The 2013 presidential election was won by Juan Orlando Hernández of the National Party. Libre became the second largest party in the parliamentary elections that year and two other new parties, the Anti-Corruption Party (PAC) and the Social Democratic Pinu, also entered the parliament.
The 2016 constitution, which set aside the previous ban on re-election, Juan Orlando Hernández could stand again in the presidential election in 2017. His main challenger Salvador Nasralla (born in 1953) came from the anti-corruption party PAC and led an alliance of several parties.
The election was initially bordered by suspicions of irregularities. The electoral authority canceled the voting count when the first forecast showed a tight lead for Salvador Nasralla. Only four days after the election, the Election Authority declared that Juan Orlando Hernández had won with just over 43 percent of the vote against Salvador Nasralla’s 41.4 percent.
Large demonstrations erupted in several cities. In clashes between police and protesters, at least ten people were killed, with the government introducing emergency permits. Nasralla and the opposition alliance he represented demanded that the election be annulled because of cheating, which did not win. Juan Orlando Hernández thus makes his second term as president.
See also History.
The legal order in Honduras is mainly codified according to the continental European (first and foremost French) pattern. The judicial organization consists, in principle, of small-scale courts (with peace judges), the General Court of Appeal, the Court of Appeal and the Supreme Court. The most important codifications are the Civil Code, the Commercial Code, the Family Act, the Criminal Code, the Civil Procedure Act and the Criminal Procedure Act. The death penalty was abolished in 1956; the last execution took place in 1940.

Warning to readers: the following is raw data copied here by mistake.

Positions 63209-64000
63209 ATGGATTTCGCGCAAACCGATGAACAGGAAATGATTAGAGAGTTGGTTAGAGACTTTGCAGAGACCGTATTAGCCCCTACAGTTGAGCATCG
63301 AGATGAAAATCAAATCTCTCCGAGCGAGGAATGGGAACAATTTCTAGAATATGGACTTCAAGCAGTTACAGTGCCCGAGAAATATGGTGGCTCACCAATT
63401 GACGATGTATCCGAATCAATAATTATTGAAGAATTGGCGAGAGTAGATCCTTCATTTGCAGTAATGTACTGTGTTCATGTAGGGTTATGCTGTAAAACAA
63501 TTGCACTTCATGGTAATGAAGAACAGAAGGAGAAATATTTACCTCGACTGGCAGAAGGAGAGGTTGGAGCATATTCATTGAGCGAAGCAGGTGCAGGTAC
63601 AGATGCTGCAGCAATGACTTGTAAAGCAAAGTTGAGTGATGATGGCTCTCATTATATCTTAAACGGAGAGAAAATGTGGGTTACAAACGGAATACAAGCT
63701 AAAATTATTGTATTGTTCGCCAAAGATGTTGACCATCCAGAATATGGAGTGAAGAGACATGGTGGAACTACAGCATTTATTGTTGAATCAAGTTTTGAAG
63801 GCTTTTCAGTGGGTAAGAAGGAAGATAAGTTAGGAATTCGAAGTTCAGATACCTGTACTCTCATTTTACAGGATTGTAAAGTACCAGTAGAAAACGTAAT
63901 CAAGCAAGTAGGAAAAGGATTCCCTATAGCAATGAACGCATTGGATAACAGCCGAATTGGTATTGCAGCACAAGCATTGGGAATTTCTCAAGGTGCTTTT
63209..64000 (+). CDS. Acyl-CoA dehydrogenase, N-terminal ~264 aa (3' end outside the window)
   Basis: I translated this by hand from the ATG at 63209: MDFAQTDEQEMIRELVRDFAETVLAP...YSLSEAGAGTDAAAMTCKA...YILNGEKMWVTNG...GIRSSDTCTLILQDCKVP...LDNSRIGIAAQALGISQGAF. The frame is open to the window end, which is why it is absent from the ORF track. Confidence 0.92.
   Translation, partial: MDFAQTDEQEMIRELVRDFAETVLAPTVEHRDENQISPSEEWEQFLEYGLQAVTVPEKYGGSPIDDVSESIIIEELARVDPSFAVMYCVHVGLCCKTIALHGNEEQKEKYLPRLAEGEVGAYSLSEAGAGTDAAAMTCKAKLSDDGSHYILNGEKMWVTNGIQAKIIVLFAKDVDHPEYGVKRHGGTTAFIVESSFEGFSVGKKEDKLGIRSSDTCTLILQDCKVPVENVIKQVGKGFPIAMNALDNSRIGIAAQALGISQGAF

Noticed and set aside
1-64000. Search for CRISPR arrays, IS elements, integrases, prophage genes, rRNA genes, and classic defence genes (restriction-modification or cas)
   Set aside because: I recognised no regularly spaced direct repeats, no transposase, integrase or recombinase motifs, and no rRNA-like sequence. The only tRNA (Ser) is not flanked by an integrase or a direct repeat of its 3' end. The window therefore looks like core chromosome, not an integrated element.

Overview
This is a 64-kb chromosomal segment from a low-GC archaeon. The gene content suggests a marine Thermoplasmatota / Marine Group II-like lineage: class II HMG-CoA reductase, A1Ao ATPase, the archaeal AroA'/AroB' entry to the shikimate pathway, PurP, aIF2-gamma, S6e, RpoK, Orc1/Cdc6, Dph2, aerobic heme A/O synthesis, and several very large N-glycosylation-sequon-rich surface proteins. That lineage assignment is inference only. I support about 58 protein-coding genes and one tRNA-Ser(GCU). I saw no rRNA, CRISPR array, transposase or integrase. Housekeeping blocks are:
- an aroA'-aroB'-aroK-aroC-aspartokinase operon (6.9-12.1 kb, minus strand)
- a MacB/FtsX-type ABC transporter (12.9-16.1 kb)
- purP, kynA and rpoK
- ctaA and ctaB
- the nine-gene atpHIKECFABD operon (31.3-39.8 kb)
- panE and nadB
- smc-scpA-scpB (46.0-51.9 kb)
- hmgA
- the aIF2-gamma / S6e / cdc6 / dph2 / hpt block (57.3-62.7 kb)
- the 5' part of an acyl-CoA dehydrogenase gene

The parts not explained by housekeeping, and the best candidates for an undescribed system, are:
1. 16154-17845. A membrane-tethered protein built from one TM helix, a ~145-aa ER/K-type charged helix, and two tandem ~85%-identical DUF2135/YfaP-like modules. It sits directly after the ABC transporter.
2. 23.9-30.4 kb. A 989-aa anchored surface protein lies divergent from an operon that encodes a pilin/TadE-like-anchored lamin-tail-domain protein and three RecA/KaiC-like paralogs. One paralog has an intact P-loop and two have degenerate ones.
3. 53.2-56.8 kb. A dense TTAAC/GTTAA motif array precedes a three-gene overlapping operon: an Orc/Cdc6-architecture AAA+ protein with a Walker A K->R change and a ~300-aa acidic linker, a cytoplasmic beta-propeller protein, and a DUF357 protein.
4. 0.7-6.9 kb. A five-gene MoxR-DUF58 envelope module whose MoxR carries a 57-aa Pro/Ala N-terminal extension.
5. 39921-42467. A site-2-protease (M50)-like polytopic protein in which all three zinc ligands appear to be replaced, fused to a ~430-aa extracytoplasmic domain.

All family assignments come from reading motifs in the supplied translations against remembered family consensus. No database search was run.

Since the democratically elected President Manuel Zelaya was overthrown in a military coup in 2009 (see History), violence in Honduras has escalated. In the early 2000s, the poor country designated by the UN as one of the world’s most violent countries showed statistics of 65 homicides per 100,000 residents in 2014.
According to Human Rights Watch, violence and abuse of human rights defenders, prosecutors and farmers are common and perpetrators are rarely brought to justice. Police and government teams have increased police brutality, corruption and impunity after the coup.
In connection with the military coup in 2009, the interim government canceled, among other things, freedom of the press and freedom of assembly and the military occupied opposition media.